County/reservation law enforcement agreement one step closer
Officials are hopeful that law enforcement efforts on the Navajo reservation in San Juan County will significantly improve with the implementation of a cooperative agreement between San Juan County and the Navajo Nation.
The border areas in southern San Juan County have been the scene of many law enforcement challenges in the past as county, state, federal and tribal boundaries combined to create a jurisdictional nightmare.
The proposed cross commission agreement will allow San Juan County Sheriff deputies and Navajo Nation police to work together as never before, said San Juan County Sheriff Rick Eldredge.
“I always thought that something like this was possible,” said Eldredge, who ran for office, in part, with the goal of addressing this issue.
“Everything has come together,” said Eldredge, “Everyone realizes that we need to get together and fix this.”
Over the course of many months, the proposal has worked its way through a myriad of agencies in the Navajo Nation. It has earned the approval of Navajo Nation President Ben Shelley.
A host of county, state, federal and Navajo Nation officials met in Monument Valley on February 25 to seek the final approval needed to implement the agreement.
The Law and Order Committee of the Navajo Nation Council is the final group needed to approve the cross commission agreement.
It is anticipated that the formal document will be approved by the Navajo Nation Council in March and signed soon afterwards.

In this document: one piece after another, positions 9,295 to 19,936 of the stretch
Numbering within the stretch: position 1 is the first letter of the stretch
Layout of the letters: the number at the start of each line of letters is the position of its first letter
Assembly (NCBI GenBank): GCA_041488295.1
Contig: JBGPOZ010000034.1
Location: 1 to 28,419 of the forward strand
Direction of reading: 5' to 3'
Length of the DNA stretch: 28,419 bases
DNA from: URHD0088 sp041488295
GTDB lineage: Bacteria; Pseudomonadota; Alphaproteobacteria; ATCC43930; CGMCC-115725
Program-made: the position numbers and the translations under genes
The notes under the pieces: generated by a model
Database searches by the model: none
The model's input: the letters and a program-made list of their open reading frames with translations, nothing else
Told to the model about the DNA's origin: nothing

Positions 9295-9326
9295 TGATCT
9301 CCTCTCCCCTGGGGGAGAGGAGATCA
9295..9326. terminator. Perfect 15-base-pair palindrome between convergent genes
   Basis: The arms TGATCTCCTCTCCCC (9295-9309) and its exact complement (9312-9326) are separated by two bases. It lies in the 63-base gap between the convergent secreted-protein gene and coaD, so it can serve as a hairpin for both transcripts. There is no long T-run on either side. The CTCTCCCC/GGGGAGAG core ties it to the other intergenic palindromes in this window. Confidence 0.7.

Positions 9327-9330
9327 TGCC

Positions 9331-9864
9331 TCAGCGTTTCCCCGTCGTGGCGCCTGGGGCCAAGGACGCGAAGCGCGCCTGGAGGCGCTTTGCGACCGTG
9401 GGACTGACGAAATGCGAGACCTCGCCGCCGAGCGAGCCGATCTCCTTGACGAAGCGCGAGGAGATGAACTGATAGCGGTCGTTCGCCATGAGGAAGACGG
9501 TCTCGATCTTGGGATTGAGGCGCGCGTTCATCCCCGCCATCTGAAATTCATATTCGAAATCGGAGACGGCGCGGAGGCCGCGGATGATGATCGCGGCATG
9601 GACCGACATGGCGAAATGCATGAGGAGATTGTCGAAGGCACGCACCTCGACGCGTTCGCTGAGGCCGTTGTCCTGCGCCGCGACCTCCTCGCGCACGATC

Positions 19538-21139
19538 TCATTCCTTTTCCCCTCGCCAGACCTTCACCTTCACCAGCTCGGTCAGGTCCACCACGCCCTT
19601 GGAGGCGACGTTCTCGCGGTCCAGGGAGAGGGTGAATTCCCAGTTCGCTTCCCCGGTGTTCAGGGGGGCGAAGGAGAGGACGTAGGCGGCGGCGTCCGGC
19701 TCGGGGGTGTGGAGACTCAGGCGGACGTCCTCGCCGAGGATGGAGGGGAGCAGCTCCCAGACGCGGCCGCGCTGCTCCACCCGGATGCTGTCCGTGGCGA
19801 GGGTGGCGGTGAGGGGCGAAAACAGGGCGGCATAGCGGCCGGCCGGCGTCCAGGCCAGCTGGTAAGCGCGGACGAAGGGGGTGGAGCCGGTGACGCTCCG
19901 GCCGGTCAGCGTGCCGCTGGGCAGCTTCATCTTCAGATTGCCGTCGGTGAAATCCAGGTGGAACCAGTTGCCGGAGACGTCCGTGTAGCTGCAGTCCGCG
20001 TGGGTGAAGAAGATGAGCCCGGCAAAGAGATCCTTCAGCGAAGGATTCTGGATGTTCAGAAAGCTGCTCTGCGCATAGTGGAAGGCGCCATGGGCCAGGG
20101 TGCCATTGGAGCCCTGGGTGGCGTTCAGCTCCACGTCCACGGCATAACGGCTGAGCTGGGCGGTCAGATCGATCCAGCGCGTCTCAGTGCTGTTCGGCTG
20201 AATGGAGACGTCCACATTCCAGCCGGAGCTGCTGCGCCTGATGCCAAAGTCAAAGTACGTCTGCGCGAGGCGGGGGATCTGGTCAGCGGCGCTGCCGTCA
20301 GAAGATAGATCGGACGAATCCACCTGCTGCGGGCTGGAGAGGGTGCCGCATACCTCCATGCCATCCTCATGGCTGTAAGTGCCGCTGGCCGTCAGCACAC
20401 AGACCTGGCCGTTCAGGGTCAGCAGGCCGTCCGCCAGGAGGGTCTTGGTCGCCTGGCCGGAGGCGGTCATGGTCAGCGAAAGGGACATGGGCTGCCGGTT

Eldredge reports that some of the biggest problems related to law enforcement in the area are due to slow response time by Navajo police, which he said is severely under-staffed and spread thin.
On-going law enforcement efforts will continue to be handled by the Navajo Police Department on the reservation. However, the new agreement will allow San Juan County officers to respond to emergency situations in the county.
“We can respond to armed robberies, drunk drivers, anything that needs immediate attention,” said Eldredge.
Wording in the agreement simply states that each agency will function as the “primary law enforcement” in its own jurisdiction and will act as “secondary law enforcement” when enforcing laws of the other agency in that agency’s jurisdiction.
There is no funding tied to the agreement and no new officers will be hired. However, Eldredge said that he hopes the Utah Navajo Trust Fund money can eventually set aside funds for law enforcement efforts and station Navajo deputies on the reservation.
“This is great for all citizens of San Juan County, on and off the reservation,” said Eldredge. “Crime knows no boundaries.”